Elijah McCoy earned about 50 patents, however, his most famous one was for a metal or glass cup that fed oil to bearings through a small-bore tube. Elijah McCoy was born in Ontario, Canada, in 1843, the son of slaves who had fled Kentucky. He died in Michigan in 1929. More about Elijah McCoy
Benjamin Banneker created the first striking clock made of wood in America. He became known as the “Afro-American Astronomer.” He published an almanac and with his knowledge of mathematics and astronomy, he assisted in the surveying and planning of the new city of Washington, D.C. More about Benjamin Banneker
Granville Woods had more than 60 patents. Known as the “Black Edison,” he improved Bell’s telegraph and created an electrical motor that made the underground subway possible. He also improved the airbrake. More about Granville Woods
Garrett Morgan invented an improved traffic signal. He also invented a safety hood for firefighters. More about Garrett Morgan
George Washington Carver
George Washington Carver aided the Southern states with his many inventions. He discovered over 300 different products made from the peanut which, until Carver, was considered a lowly food fit for hogs. He dedicated himself to teaching others, learning and working with nature. He created over 125 new products with the sweet potato and taught poor farmers how to rotate crops to i mprove their soil and their cotton. George Washington Carver was a great scientist and inventor who learned to be a careful observer and who was honored throughout the world for his creation of new things. More about George Washington Carver
The Cotton Gin and Eli Whitney
Eli Whitney 1765 – 1825
By Mary Bellis
Eli Whitney was the inventor of the cotton gin and a pioneer in the mass production of cotton. Whitney was born in Westboro, Massachusetts on December 8, 1765 and died on January 8, 1825. He graduated from Yale College in 1792. By April 1793, Whitney had designed and constructed the cotton gin, a machine that automated the separation of cottonseed from the short-staple cotton fiber.
Advantages of Eli Whitney’s Cotton Gin
Eli Whitney’s invention of the cotton gin revolutionized the cotton industry in the United States. Prior to his invention, farming cotton required hundreds of man-hours to separate the cottonseed from the raw cotton fibers. Simple seed-removing devices have been around for centuries, however, Eli Whitney’s invention automated the seed separation process. His machine could generate up to fifty pounds of cleaned cotton daily, making cotton production profitable for the southern states.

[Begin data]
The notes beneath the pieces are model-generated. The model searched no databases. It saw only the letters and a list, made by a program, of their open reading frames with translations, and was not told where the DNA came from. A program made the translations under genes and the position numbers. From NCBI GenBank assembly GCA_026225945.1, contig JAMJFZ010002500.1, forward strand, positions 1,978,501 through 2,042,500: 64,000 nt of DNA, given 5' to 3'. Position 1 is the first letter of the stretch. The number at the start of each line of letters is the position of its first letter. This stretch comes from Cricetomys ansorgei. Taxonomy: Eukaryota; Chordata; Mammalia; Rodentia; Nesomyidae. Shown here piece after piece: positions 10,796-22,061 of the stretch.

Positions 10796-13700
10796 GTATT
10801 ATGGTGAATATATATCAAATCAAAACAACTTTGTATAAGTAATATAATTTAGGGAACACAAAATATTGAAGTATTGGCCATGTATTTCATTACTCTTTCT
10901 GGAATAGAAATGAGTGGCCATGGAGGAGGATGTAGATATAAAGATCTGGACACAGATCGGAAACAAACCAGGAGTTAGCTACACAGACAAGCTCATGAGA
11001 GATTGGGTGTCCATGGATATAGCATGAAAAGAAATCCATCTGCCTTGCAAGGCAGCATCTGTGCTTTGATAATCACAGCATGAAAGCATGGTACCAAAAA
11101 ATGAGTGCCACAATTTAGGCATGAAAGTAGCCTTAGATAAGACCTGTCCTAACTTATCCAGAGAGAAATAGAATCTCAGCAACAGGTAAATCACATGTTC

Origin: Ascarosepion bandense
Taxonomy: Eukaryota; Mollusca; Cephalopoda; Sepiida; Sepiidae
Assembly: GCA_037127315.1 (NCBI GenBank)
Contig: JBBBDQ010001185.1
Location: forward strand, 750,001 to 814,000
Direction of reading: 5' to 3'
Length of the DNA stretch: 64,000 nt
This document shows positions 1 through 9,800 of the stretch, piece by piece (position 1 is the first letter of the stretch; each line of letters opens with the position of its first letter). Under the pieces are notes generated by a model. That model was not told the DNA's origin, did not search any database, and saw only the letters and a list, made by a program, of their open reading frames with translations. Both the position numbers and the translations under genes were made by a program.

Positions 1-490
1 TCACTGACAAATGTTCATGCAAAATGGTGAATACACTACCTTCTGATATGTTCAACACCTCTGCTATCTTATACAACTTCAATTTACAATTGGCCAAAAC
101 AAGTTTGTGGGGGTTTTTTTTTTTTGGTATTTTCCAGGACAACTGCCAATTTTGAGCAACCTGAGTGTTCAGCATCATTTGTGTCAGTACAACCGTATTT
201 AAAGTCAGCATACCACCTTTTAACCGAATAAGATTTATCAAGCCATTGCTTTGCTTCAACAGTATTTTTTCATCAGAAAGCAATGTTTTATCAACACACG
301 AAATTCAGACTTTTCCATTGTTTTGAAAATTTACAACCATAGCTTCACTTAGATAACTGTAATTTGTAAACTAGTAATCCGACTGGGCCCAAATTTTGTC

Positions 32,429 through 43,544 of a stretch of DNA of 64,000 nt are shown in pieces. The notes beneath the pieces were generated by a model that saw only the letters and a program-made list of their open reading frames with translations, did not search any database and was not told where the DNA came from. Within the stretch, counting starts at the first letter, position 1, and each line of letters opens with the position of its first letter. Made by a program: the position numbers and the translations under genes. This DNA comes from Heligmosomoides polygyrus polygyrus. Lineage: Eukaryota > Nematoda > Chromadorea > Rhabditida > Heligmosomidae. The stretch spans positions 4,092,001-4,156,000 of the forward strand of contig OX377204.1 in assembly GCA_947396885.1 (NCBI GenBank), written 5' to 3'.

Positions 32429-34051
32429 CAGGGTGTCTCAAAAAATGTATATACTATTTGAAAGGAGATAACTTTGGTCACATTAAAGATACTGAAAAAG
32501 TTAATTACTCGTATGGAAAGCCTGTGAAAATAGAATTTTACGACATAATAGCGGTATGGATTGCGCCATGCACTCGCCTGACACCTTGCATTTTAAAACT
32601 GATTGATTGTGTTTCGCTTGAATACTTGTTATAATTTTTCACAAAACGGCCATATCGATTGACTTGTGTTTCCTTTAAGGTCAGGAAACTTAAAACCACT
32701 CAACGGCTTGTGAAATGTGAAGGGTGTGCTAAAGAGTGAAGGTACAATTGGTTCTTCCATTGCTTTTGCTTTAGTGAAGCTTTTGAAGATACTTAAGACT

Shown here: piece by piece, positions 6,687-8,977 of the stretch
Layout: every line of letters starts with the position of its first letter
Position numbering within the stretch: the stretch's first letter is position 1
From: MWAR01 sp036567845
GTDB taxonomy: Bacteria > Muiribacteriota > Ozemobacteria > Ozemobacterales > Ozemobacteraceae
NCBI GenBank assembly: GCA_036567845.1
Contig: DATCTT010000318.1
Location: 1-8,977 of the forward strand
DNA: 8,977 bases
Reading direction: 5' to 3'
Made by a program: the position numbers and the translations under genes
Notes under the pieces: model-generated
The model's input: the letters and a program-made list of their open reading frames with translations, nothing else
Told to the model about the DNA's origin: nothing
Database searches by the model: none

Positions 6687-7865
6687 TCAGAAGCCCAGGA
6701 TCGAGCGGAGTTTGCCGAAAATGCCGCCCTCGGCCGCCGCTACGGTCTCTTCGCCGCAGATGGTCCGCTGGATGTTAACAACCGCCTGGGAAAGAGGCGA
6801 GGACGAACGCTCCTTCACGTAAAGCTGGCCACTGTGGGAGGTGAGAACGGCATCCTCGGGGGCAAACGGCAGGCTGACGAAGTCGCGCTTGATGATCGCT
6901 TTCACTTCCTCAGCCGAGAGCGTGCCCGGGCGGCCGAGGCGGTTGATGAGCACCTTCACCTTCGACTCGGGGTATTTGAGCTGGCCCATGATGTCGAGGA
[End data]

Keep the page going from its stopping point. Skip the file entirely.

Eli Whitney Business Woes
Eli Whitney failed to profit from his invention because imitations of his machine appeared and his 1794 patentfor the cotton gin could not be upheld in court until 1807. Whitney could not stop others from copying and selling his cotton gin design.
Eli Whitney and his business partner Phineas Miller had decided to get into the ginning business themselves. They manufactured as many cotton gins as possible and installed them throughout Georgia and the southern states. They charged farmers an unusual fee for doing the ginning for them, two-fifths of the profits paid in cotton itself.
Copies of the Cotton Gin
And here, all their troubles began. Farmers throughout Georgia resented having to go to Eli Whitney’s cotton gins where they had to pay what they regarded as an exorbitant tax. Instead planters began making their own versions of Eli Whitney’s gin and claiming they were “new” inventions. Phineas Miller brought costly suits against the owners of these pirated versions but because of a loophole in the wording of the 1793 patent act, they were unable to win any suits until 1800, when the law was changed.
Struggling to make a profit and mired in legal battles, the partners finally agreed to license gins at a reasonable price. In 1802, South Carolina agreed to purchase Eli Whitney’s patent right for $50,000 but delayed in paying it. The partners also arranged to sell the patent rights to North Carolina and Tennessee. By the time even the Georgia courts recognized the wrongs done to Eli Whitney, only one year of his patent remained. In 1808 and again in 1812 he humbly petitioned Congress for a renewal of his patent.
Eli Whitney – Other inventions
In 1798, Eli Whitney invented a way to manufacture musketsby machine so that the parts were interchangeable. Ironically, it was as a manufacturer of muskets that Whitney finally became rich.
The cotton gin is a device for removing the seeds from cotton fiber. Simple devices for that purpose have been around for centuries, an East Indian machine called a charka was used to separate the seeds from the lint when the fiber was pulled through a set of rollers. The charka was designed to work with long-staple cotton, but American cotton is a short-staple cotton. The cottonseed in Colonial America was removed by hand, usually the work of slaves.
Eli Whitney’s Cotton Gin
Eli Whitney’s machine was the first to clean short-staple cotton. His cotton engine consisted of spiked teeth mounted on a boxed revolving cylinder which, when turned by a crank, pulled the cotton fiber through small slotted openings so as to separate the seeds from the lint — a rotating brush, operated via a belt and pulleys, removed the fibrous lint from the projecting spikes.
The gins later became horse-drawn and water-powered gins and cotton production increased, along with lowered costs. Cotton soon became the number one selling textile.
Demand For Cotton Grows